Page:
A massive study of the prevalence of coronary heart disease between 2001 and 2012 has revealed a variety of trends surrounding one of America’s top leading causes of death. Most notably is the significant decrease in coronary heart disease overall: from 10.3 percent in 2001-2002 to 8 percent in 2011-2012.
Researchers examined data from the National Health and Nutrition Examination Survey (NHANES), using over twenty thousand records of adults aged 40 years or older. They looked at coronary heart disease overall as well as myocardial infarction and angina, two main types of coronary heart disease. Additionally, the researchers compared the trends to demographic information as well as changing risk factors such as hypertension, dyslipidemia, smoking, diabetes, and being obese or overweight, all of which are considered to be treatable.
The change in coronary heart disease prevalence among adults between 40 and 59 years old was not nearly significant as the overall change for all adults over 40. As expected, when the researchers looked only at people older than 60, they saw a decrease in prevalence from 19.5 percent in 2001-2002 to 14.9 percent in 2011-2012. Also, just looking at women over 40, researchers saw a decrease from 8.5 percent to 6.2 percent.
Looking at non-Hispanic white, non-Hispanic black, and Mexican American adults, only the latter group did not experience a significant decrease in coronary artery disease. Other groups experiencing significant declines in disease risk were adults who did not finish high school adults who did finish high school and completed further education, and adults with health insurance.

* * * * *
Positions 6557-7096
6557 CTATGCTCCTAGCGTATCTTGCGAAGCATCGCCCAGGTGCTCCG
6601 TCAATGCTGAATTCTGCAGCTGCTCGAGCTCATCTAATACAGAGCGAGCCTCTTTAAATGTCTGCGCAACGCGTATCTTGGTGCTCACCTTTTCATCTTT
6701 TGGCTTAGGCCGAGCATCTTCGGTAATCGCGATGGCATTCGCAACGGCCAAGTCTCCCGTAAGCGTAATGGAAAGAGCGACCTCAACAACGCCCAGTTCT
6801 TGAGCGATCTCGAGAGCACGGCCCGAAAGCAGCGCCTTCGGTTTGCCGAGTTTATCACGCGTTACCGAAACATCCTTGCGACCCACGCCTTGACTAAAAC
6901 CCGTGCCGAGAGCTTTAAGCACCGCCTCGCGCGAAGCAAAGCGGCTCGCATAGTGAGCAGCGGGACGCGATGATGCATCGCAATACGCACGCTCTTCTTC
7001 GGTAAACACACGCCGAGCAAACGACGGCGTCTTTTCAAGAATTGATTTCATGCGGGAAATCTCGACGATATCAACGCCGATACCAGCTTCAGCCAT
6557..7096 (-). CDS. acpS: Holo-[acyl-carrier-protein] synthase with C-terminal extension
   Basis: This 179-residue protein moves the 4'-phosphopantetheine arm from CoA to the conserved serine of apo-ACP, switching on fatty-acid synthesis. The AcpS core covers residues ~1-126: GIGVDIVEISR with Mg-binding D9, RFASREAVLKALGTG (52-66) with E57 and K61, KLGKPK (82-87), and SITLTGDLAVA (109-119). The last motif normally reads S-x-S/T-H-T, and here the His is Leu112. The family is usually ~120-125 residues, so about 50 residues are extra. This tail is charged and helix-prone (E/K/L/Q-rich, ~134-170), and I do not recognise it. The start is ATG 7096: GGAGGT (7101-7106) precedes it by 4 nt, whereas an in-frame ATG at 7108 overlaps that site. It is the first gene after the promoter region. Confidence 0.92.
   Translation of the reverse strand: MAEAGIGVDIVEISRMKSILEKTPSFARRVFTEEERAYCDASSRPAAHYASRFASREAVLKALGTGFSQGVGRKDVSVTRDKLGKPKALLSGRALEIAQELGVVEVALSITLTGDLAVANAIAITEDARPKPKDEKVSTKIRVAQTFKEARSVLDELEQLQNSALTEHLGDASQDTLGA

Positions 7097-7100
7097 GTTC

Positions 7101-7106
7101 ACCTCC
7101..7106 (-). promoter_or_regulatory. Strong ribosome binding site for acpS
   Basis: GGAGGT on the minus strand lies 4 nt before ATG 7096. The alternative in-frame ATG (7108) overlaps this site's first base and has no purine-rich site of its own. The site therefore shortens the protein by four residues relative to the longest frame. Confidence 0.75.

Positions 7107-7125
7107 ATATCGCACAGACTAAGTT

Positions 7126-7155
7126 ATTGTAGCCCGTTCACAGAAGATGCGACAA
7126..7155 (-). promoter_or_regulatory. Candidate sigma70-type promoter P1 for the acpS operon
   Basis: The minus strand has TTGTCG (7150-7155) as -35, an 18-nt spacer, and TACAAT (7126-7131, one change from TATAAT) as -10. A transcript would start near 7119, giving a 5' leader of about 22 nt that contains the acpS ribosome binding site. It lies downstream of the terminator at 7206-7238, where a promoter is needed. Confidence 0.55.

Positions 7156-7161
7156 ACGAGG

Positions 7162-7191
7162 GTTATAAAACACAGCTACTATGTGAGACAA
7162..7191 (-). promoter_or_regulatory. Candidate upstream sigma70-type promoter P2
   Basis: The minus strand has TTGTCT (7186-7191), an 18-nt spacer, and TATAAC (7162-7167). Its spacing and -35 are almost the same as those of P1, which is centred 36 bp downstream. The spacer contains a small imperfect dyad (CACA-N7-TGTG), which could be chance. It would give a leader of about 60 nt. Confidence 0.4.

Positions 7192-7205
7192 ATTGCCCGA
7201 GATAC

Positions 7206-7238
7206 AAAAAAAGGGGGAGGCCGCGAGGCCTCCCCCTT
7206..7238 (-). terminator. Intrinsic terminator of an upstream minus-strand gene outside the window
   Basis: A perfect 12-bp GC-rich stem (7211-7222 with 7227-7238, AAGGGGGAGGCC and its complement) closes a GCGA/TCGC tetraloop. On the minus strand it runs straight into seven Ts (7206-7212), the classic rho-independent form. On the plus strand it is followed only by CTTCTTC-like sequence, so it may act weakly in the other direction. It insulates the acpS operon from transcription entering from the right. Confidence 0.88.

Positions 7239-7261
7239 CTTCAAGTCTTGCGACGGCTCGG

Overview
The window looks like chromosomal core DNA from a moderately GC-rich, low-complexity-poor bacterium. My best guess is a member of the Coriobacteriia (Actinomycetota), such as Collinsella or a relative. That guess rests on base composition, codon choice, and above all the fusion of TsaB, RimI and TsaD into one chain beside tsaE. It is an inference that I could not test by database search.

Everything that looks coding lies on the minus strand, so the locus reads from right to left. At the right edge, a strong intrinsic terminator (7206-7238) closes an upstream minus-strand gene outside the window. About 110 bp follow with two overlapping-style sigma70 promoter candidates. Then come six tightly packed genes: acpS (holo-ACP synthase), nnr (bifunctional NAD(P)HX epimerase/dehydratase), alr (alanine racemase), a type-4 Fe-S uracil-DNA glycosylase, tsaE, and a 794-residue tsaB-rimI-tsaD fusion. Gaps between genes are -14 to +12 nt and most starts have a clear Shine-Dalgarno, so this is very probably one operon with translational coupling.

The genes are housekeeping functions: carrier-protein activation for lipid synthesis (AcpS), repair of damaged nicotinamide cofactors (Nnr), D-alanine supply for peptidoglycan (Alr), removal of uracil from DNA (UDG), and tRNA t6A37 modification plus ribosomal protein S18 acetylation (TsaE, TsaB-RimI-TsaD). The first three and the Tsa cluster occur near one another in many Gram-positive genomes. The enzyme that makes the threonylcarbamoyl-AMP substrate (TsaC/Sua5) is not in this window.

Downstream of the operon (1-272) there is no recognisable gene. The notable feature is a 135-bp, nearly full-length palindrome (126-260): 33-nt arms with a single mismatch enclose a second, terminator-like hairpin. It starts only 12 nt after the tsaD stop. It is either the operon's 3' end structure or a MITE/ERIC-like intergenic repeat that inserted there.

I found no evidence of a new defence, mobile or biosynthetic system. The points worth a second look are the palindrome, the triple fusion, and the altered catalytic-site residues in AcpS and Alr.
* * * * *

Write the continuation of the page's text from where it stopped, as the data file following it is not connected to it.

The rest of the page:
Of all the groups who showed a decrease in the risk for coronary heart disease, researchers saw that the decline was most often due to alleviation of risk factors. Smoking became less common between 2001 and 2012, and the number of people controlling their hypertension and/or abnormal cholesterol increased, while the actual prevalence of these conditions has relatively stayed the same. However, obesity and type II diabetes are on the rise, though scientists note that the “overall control of glucose levels” has significantly improved over the past decade or so.
Lead investigator Sung Sug Yoon, PhD, RN, believes that the trends brought to light by this study are largely due to a “combination of prevention efforts and improvements in the management of risk factors.”
The findings from the study also serve the function of showing how much of a difference healthy lifestyle changes can make for people, specifically over the age of 40. Maintaining a healthy diet, regularly exercising, and not smoking clearly made a difference for a portion of the American population between 2001 and 2012.
This study was recently published in the American Journal of Preventative Medicine.
Sources: Elsevier Health Sciences